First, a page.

- About this Issue
Welcome to the Spring 2012 issue of the Journal of the Midwest Modern Language Association. This issue is anchored by a group of essays brought together by past MMLA Executive Director Kathleen Diffley, essays articulated around the problems of cultural and literary reception of the American Civil War. Each of the authors involved (Julia Stern, LeeAnn Whites, Susanna Ashton, and Diffley herself) offers a different perspective on how scholarly study of the Civil War intersects with memory, identity, and culture in the contemporary world, showing us that (among other things) the Civil War remains very much alive—and highly contested—in 21st-century America, and not just in the academy. The other essays in this issue, perhaps not entirely coincidentally, also revolve around questions of violent conflict and our responses to it. Assad Al-Saleh offers a striking comparison of literary representations of warrior cultures in mediæval Japan and in Chaucer, understood in terms of relationships of power and control. In an article not remote from the concerns of the group of Civil War essays, Sara Lindey describes how children’s literature responded to the unbearable problem of slavery in antebellum America. Sean O’Brien turns to a different arena of New World conflict, the Dominican Republic, in his essay on The Brief Wondrous Life of Oscar Wao, showing how history and intertextuality work together to create a demanding form of engagement for the reader of the novel.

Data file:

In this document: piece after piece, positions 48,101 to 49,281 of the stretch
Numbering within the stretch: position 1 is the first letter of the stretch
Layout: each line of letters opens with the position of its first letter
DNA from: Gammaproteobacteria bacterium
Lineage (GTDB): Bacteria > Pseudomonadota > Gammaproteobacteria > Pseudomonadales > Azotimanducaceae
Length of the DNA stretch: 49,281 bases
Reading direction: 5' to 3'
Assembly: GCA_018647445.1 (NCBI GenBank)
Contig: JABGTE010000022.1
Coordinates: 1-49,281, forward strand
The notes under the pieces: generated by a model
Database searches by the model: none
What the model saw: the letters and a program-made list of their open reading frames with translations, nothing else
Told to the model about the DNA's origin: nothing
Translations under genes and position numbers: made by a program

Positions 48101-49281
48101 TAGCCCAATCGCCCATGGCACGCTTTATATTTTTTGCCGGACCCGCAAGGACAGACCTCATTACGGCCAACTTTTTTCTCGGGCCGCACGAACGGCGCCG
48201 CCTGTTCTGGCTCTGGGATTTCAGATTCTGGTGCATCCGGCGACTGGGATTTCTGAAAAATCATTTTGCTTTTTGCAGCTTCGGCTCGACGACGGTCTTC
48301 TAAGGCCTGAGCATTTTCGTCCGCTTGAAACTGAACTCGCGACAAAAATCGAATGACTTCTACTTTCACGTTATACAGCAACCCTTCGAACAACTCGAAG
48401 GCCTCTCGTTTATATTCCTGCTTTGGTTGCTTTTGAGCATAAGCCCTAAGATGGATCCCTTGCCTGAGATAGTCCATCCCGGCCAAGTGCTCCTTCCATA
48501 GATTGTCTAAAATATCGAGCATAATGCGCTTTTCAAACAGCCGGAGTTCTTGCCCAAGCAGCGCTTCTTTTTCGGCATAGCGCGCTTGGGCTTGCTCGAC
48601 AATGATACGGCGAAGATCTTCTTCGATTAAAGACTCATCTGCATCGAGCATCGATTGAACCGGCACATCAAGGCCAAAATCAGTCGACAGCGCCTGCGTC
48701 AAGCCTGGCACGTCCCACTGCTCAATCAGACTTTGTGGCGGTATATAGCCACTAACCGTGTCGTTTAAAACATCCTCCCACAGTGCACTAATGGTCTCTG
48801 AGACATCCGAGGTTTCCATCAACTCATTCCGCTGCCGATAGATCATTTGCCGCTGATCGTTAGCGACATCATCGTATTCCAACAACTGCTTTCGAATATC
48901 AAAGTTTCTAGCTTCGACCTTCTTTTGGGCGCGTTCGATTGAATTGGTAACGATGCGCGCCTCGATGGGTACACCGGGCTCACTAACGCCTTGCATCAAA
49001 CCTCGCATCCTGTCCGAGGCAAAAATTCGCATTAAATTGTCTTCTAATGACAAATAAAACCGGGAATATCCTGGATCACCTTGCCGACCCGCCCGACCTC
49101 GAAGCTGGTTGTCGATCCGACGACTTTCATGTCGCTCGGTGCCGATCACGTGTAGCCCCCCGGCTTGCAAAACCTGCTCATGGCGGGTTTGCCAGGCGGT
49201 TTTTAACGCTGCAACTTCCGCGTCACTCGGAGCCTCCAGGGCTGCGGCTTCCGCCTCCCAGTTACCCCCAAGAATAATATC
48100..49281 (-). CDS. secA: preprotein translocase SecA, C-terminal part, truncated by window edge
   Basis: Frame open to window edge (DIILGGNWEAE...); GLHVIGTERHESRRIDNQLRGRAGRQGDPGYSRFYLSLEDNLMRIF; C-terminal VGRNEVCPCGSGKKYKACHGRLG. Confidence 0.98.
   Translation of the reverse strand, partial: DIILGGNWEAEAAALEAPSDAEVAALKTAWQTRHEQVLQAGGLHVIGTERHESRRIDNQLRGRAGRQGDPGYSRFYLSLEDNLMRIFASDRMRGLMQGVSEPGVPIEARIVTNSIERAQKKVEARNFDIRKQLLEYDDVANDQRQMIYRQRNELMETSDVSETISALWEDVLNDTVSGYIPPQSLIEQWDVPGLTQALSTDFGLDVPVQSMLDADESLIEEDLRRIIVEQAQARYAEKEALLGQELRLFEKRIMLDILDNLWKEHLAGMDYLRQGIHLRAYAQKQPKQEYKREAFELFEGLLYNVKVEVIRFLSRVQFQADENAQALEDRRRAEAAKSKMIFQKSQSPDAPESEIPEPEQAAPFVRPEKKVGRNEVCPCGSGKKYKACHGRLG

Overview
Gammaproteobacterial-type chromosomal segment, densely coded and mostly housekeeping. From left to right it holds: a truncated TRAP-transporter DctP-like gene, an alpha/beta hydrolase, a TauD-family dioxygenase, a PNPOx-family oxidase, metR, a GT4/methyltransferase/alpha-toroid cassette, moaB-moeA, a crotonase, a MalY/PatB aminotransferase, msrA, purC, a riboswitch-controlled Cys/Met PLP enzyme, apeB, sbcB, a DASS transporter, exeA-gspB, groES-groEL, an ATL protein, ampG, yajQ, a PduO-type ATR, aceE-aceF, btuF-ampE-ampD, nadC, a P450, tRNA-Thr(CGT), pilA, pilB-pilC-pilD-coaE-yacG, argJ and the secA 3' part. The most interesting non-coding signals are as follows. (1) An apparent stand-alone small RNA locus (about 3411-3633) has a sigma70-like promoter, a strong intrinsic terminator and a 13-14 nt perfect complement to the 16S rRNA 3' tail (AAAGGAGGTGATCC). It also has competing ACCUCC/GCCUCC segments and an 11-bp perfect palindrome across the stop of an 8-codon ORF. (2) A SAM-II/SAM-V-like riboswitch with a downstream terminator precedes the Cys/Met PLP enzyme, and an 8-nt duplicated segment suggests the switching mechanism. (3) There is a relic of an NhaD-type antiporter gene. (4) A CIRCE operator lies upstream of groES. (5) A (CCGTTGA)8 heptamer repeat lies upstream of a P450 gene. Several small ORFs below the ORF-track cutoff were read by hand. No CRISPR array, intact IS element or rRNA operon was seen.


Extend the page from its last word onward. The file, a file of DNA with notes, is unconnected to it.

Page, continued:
As always, the JMMLA continues to be a lively forum for scholarship across all fields of literary study, welcoming the fullest possible range of subjects and critical approaches. The Journal is proud to remain a place where scholars can speak with one another across the boundaries of period, methodology, and discipline. We hope you find this issue stimulating to your own work, and as always we encourage our readers to contribute themselves to future installments of this ongoing conversation. [End Page i]